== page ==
Many people who have back pain and practice Pilates benefit greatly from it. So what makes Pilates so effective in alleviating back pain?
Pilates exercises target basic structural imbalances in the body that are generally the reason for back pain. Lack of core engagement, pelvic instability, muscular imbalances, poor posture, and lack of body awareness all effect the back; this is exactly what Pilates helps improve.
Deep Core muscles of the trunk
The muscles that support the trunk (abdominals, back, hips and pelvis) are called core muscles. Lack of core muscle strength can be equated with a tree that has a hollow trunk and is trying to support heavy branches! Together the core muscles provide support and stability for the spine. As part of developing core strength Pilates teaches how and when to activate and release muscles.
Pilates focuses on deep muscles like the Pelvic floor muscles (think kegels), transversus abdominus (a built in corset!), deep muscles in the shoulder, and psoas (used when you bend at the hip); while these are not muscles of the back they are important because the prevent undue pressure on the spinal column especially in movement.
Improving posture is essential to a pain free back (other than the fact that you will look taller and slimmer!). Posture is how your body parts are aligned with each other. The ideal points to check for alignment are ankles, knees, hips, shoulders and ears. While standing in one place and keeping good alignment is not not too difficult, the challenge is to maintain good posture as you move around through the day at work or at home. This is what Pilates exercises teach you…maintaining alignment and stability as you move or ‘dynamic stability’ (I just love that phrase!!) .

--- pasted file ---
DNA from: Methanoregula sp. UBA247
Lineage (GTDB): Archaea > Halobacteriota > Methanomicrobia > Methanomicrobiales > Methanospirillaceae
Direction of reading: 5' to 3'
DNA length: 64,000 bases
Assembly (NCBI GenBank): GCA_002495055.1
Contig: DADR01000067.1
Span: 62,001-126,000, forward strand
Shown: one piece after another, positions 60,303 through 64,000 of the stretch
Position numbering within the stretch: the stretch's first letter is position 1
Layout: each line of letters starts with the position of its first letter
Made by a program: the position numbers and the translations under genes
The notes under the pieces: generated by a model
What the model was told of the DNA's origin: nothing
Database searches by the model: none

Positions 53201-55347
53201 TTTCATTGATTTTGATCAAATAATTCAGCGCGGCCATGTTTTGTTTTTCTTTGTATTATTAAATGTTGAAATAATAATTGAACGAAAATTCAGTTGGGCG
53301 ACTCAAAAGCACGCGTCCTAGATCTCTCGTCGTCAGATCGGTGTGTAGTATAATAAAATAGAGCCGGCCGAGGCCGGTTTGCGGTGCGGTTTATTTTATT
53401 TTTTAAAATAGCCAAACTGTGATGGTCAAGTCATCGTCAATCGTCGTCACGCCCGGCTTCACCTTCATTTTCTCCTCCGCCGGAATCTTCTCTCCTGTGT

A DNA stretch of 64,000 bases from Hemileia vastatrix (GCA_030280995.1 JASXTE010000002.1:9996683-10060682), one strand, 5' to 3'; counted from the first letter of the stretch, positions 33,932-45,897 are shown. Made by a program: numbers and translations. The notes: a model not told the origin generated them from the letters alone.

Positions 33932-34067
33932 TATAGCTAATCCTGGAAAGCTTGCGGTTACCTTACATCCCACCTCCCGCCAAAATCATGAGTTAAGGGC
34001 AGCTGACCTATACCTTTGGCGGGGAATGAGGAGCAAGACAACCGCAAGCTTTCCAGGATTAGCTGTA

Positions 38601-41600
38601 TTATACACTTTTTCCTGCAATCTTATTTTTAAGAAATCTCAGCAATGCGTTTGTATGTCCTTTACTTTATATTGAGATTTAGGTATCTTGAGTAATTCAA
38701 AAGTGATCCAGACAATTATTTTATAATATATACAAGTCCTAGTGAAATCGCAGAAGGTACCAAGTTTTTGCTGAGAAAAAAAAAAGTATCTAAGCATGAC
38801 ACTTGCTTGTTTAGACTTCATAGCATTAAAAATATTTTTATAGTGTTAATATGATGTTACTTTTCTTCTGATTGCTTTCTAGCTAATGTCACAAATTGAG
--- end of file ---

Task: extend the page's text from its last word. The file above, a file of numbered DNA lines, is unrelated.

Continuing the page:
A simple example is when people do ab crunches I have often heard of complaints that the neck hurts more than the abs! This is because typically the position of the cervical spine (the back of the neck) is not correct and as you lift the shoulders to curl up its the neck that’s doing all the work rather than the abs. Pilates will teach you how to align your neck in this movement so that the abs are targeted instead of the neck.
Pilates increases flexibility. A healthy spine should be able to bend forward, backwards, bend from side to side and twist. The deep supporting muscles once strengthened protect and work along with the spine to allow us not only to increase the range of motion but appreciate the subtle movements that the spine is capable of.
Pilates increases body awareness. What I find the most exciting is that from the first session onwards people walk out with better body awareness. Pilates teaches us to look at our body differently and pay more attention to how we carry ourselves through life. Something as simple as pulling the ears away from the shoulder can diffuse tremendous tension that builds up around the neck and shoulder causing aches pains in the back of the neck and head.
Finally to quote Joseph Pilates “The art of *contrology proves that the only real guide to your true age lies not in years or how you THINK you feel but as you ACTUALLY are as infallibly indicated by the degree of natural and normal flexibility enjoyed by your spine throughout life.”
*Pilates was originally called Contrology.
The man was truly ahead of his time…